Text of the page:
The Correlation of Forces – Quad GDP

The main entity that will preserve civilisation against the barbarism of the Chinese communists is a semi-formal grouping of the United States, Japan, India and Australia termed ‘the Quad’. Vietnam is closely aligned with the Quad though not formally associated with it. The combined GDP of the Quad plus Vietnam for 2019 was US$30,734 billion relative to China’s GDP for that year of US$14,200 billion as shown be the following figure:

Normally an attacker has to have three times the force of the defender to hope to prevail. China, as the attacker, is easily outmatched by the resources of the Quad.

Europe might have been indifferent to a war in Asia but China’s response to the corona virus has poisoned its relations with the major European countries. Tariffs on and boycotts of Chinese products will shift economic activity from China to the Quad countries and beyond, worsening China’s position in the correlation of forces.

As the civilised world decouples from China then China will be left with largely third world economies to trade with, which would result in its economy shrinking by at least 20% with no prospects for growth.

This is illustrated by the following graphic showing the relative size of the world’s civilizational groupings as per the classification system devised by Professor Samuel Huntington:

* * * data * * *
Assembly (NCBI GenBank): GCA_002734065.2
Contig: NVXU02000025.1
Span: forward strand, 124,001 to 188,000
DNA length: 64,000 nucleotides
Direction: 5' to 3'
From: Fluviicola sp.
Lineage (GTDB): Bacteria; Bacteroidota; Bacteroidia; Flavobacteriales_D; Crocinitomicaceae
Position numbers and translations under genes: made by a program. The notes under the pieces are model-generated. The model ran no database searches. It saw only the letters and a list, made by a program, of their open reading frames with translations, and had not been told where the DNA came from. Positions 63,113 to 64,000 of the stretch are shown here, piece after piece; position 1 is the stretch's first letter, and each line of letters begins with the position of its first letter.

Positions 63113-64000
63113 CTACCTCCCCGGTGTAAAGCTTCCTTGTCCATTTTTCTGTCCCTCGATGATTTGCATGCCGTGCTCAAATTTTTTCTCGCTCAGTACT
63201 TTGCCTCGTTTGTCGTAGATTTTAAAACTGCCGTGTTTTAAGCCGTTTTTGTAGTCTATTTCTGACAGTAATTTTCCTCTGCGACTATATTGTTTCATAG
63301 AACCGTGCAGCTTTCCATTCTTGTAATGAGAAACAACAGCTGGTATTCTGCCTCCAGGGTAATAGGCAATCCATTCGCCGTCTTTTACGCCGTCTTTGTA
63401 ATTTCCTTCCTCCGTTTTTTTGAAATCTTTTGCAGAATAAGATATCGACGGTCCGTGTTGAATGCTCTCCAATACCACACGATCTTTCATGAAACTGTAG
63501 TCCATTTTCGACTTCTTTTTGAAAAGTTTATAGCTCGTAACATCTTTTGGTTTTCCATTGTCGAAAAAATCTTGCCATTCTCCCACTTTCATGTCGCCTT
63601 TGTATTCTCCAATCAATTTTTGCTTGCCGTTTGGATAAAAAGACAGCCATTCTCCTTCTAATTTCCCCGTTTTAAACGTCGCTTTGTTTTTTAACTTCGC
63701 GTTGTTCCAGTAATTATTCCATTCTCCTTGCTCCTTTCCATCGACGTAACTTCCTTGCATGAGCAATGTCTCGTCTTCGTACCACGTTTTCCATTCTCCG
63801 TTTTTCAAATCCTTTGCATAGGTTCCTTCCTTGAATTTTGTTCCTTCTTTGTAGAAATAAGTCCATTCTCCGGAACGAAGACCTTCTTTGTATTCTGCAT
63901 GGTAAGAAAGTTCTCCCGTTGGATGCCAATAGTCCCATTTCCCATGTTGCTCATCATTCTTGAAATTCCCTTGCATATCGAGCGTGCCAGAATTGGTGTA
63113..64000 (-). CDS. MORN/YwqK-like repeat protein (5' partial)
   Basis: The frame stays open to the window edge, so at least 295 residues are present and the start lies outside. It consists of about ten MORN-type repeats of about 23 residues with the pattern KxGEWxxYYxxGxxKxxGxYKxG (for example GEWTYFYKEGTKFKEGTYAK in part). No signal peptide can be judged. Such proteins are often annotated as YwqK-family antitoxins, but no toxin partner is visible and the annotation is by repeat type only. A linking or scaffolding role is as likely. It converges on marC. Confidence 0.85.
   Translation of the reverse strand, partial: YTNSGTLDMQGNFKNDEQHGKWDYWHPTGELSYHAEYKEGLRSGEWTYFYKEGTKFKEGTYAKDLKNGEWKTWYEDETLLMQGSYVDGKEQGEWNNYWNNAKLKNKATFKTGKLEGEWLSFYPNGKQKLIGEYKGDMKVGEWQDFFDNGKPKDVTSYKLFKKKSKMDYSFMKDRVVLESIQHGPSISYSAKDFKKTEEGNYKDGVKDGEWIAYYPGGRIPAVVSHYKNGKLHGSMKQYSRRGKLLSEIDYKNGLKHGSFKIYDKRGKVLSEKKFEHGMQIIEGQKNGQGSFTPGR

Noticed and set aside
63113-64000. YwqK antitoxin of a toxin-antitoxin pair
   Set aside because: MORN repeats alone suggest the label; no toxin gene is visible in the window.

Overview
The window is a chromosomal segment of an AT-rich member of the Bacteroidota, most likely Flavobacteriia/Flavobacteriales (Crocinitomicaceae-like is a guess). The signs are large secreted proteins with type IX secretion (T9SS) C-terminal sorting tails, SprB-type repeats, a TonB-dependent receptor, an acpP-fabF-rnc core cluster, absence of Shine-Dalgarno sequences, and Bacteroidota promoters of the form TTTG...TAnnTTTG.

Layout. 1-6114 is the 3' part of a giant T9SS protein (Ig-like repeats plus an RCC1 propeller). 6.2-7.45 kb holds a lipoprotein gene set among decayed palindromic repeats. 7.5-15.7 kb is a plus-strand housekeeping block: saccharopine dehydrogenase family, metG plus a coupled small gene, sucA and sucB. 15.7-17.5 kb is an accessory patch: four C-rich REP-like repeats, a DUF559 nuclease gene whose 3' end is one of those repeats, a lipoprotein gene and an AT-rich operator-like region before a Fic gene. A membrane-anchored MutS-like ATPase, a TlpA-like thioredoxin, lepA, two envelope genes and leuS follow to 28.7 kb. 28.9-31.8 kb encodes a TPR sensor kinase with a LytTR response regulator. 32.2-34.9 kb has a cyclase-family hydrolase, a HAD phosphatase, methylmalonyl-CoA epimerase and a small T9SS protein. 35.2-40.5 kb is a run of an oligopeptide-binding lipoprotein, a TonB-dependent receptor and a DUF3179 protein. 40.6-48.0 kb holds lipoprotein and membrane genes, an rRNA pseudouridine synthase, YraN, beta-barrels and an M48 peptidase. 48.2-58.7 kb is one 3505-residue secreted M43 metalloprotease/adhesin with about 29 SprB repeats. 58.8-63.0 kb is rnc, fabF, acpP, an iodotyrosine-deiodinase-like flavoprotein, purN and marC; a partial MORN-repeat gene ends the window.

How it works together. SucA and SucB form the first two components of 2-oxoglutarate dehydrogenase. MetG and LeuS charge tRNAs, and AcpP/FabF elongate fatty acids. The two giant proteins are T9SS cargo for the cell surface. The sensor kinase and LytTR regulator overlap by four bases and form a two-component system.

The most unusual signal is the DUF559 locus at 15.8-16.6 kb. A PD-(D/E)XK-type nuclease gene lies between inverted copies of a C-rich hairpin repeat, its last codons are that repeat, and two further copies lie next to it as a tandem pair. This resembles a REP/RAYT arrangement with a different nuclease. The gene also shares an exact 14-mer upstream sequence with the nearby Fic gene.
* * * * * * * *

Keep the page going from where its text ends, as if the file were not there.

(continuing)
China, with a base of one seventh of the world’s economic activity, has aligned itself against two thirds of the world’s economic activity.

Galwan Valley

Observers of Chinese military exercises note that they are highly scripted with little proclivity for independent action by Chinese units. Military theory recommends getting inside the enemy’s OODA loop with a tempo of operations the enemy cannot cope with it. Recent events in the Galwan Valley along the border, termed the Line of Actual Control (LAC), between China and India, indicate that Chinese troops have a hard time coping when events veer off script.

On the LAC, the Indians and Chinese had agreed not to be armed otherwise there would be deaths. On 15th June the Chinese reneged by making and using clubs made from star pickets with bits of rebar welded to them.

When the Chinese troops attacked with these, the Indian troops, outnumbered five to one, took some of them off the Chinese troops and attacked them with the clubs. Then the Indian troops went on to counterattack the Chinese position, with 10 Indian troops captured in this stage of the fighting.

The Chinese did not expect the Indians to have any fighting spirit and were frightened by the whole experience. Following is a photograph of some of the clubs captured from the Chinese troops:



David Archibald is author of The Anticancer Garden in Australia.